Cheers! Late-night, beer-lovin' freeloaders can grab a brew at Sunset Grill & Tap (130 Brighton Ave., Allston; 617/254-1331), which offers more than 100 beers on tap, and enjoy a free buffet on Sunday, Monday, and Tuesday nights starting at midnight. Harpoon Brewery (306 Northern Ave., 888/427-7666, harpoonbrewery.com) offers complimentary tours and tastings Tuesday through Saturday. Do some good while chugging a brew at the Samuel Adams Brewery (30 Germania St., 617/368-5080, samadams.com), which charges just $2 for a tour of the brewery (Thursday through Saturday; Wednesdays, too, in summer) and donates 100 percent of the money collected to a local charity.
Boston put the "free" in "Freedom"
Travel back in time to Revolutionary Boston by marching along the Freedom Trail (nps.gov/bost), a two-and-a-half-mile walking tour of 16 sites and structures of historical significance in and around downtown Boston. All but three of the sites are free to visit. Free, 90-minute tours led by knowledgeable, enthusiastic guides begin at the Visitor Center (15 State St., 617/242-5642).
In addition to the Old North Church and the USS Constitution, many lesser-known, thought-provoking sites are located near the Freedom Trail, including the 1806 African Meeting House (46 Joy St., 617/725-0022, afroammuseum.org), the oldest black-church edifice standing in the United States; the New England Holocaust Memorial (Carmen Park on Congress St., nehm.com), featuring six luminous glass towers; and the Vilna Shul (18 Phillips St., 617/233-5001,vilnashul.com), an historic synagogue. None charge admission.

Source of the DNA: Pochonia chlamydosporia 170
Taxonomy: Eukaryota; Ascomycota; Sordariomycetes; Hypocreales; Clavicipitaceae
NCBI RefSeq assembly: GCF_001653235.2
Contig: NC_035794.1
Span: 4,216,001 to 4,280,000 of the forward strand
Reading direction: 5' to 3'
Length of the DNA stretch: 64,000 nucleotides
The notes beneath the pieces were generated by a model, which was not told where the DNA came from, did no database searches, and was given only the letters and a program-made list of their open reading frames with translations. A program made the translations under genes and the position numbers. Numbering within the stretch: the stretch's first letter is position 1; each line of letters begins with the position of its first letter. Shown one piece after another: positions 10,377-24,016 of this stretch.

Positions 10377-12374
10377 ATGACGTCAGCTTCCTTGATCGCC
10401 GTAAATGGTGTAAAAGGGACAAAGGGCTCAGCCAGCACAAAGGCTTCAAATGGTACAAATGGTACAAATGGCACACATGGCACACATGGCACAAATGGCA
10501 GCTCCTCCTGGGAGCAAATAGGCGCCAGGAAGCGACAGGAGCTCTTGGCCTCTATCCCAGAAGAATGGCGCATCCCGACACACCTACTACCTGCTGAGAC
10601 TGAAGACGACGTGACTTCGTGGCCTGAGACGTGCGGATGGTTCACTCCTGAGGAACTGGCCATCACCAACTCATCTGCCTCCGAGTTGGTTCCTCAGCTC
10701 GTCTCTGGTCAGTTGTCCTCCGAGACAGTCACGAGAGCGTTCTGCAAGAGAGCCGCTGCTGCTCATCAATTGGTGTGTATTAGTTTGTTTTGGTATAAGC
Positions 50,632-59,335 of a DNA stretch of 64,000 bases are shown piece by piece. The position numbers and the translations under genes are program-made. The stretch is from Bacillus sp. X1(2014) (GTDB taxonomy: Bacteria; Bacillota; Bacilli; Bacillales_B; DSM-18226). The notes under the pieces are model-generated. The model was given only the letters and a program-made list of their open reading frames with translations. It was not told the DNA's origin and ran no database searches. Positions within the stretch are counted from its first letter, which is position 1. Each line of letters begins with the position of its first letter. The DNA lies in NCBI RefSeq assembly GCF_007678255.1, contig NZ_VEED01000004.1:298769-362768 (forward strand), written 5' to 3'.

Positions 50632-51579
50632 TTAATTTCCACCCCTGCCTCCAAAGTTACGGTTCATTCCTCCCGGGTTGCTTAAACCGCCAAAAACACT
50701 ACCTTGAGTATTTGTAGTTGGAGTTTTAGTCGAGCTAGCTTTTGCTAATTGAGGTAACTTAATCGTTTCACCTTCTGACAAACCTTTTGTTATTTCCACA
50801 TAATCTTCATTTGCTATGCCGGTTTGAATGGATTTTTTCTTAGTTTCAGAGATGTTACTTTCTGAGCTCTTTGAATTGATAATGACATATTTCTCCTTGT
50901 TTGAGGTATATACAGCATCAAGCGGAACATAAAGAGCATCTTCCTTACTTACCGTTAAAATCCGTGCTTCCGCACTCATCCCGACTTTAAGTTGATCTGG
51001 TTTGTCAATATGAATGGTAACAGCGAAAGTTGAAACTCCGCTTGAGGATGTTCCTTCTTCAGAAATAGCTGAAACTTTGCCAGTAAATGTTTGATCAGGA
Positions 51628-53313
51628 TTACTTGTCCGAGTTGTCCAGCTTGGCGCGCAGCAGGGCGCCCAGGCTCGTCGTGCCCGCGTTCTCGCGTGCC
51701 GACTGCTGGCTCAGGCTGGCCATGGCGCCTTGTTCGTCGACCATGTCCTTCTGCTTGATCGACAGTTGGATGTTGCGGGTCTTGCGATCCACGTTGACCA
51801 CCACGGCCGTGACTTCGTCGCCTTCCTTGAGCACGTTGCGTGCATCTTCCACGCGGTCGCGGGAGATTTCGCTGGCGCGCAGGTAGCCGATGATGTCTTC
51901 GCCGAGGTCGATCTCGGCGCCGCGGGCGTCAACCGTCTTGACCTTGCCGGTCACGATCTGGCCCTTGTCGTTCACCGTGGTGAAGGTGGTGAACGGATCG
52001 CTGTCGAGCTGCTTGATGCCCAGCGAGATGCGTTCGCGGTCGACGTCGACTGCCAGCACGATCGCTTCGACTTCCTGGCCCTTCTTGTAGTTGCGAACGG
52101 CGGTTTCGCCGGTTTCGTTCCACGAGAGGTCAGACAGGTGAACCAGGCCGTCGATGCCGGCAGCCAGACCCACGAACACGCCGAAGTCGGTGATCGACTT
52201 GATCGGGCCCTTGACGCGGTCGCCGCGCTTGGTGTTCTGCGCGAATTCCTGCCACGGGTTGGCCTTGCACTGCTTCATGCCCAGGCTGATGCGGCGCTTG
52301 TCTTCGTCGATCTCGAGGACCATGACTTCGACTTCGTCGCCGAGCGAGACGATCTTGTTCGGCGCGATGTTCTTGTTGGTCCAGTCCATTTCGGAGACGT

Flip, Sip, and slam Independent bookselling is alive and well at Brattle Book Shop (9 West St., 800/447-9595, brattlebookshop.com), Boston's oldest and largest used bookstore, where you'll find rare, used, and out-of-print books at rock-bottom prices. Check out the $1 books by the thousands on the shelves outside. You can combine both page flipping and coffee sipping in one convenient venue at the Trident Booksellers and Cafe (338 Newbury St., 617/267-8688). It serves cheap food and wine till midnight, which is late for Boston.
(Free) music to my ears
The New England Conservatory of Music (290 Huntington Ave., 617/585-1100, newenglandconservatory.edu) offers high-quality concerts by faculty, students, and guest artists practically every day of the year, many of them free. If your tastes swing more to jazz, pop, or rock, boogie over to the Berklee College of Music (1140 Boylston St., 617/747-8820, berklee.edu), which features free performances in numerous venues. In Cambridge, the Longy School of Music (1 Follen St., 617/876-0956, longy.edu), a world-class conservatory, offers more than 250 events and concerts annually, most free. Little known to visitors, the Boston Symphony Orchestra (Symphony Hall, 301 Massachusetts Ave., 617/266-1492, bso.org) sells rush tickets ($8) for concerts held from early October to the end of April, which normally cost up to $90. Buy them at the Cohen Wing entrance of Symphony Hall on Fridays beginning at 10 a.m., and Tuesdays and Thursdays beginning at 5 p.m.
Part college town, part ethnic melting pot, Boston boasts diverse and inexpensive dining options-if you know where to find them. In spite of its fishy name, Anchovies (433 Columbus Ave., 617/266-5088) packs in a local crowd of loyal diners who can't seem to get enough of the heaping platters of delicious Italian specialties ($3.50 to $12). The Red Fez (1222 Washington St., 617/338-6060) prepares Middle Eastern and Mediterranean specialties at tasty prices ($4 to $18). Its late-night tapas menu is served till midnight. Johnny D's (17 Holland St., Somerville, 617/776-2004), located in nearby Davis Square (accessible by subway), serves half-price dinners (average $3 to $7) before 6 p.m., Tuesday through Friday.